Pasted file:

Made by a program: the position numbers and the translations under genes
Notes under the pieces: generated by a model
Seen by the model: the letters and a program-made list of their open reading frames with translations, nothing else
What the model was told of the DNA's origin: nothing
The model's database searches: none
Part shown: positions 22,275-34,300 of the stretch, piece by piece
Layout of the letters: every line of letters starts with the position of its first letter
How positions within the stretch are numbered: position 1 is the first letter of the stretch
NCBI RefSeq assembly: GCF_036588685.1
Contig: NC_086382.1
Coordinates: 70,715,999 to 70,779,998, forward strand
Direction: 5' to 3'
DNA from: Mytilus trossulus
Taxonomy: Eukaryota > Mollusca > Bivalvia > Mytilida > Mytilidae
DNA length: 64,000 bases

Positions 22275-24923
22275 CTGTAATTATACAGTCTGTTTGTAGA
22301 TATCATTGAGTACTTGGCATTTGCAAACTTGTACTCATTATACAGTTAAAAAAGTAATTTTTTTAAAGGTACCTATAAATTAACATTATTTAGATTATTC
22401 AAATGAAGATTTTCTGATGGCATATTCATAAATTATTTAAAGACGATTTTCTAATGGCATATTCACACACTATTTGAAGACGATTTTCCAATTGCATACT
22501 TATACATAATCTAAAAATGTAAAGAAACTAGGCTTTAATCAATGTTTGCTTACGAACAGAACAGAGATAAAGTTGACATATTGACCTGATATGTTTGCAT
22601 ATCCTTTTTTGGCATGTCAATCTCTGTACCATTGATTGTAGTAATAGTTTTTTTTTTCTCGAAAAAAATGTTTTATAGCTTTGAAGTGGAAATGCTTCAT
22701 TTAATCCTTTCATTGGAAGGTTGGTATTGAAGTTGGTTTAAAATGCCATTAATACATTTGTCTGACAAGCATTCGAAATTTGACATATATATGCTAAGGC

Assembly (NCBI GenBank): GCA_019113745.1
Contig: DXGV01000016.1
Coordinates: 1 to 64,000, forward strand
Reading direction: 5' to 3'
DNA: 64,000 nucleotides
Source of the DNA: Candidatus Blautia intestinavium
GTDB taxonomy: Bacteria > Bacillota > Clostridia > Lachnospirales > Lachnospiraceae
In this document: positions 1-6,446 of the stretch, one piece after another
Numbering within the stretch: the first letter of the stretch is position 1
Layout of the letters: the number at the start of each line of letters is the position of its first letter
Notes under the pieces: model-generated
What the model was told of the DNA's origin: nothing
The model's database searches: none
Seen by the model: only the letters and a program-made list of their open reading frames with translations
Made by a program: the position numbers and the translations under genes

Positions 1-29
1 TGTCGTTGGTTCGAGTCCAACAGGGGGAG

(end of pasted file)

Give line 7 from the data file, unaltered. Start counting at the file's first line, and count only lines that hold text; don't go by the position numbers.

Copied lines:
Layout of the letters: every line of letters starts with the position of its first letter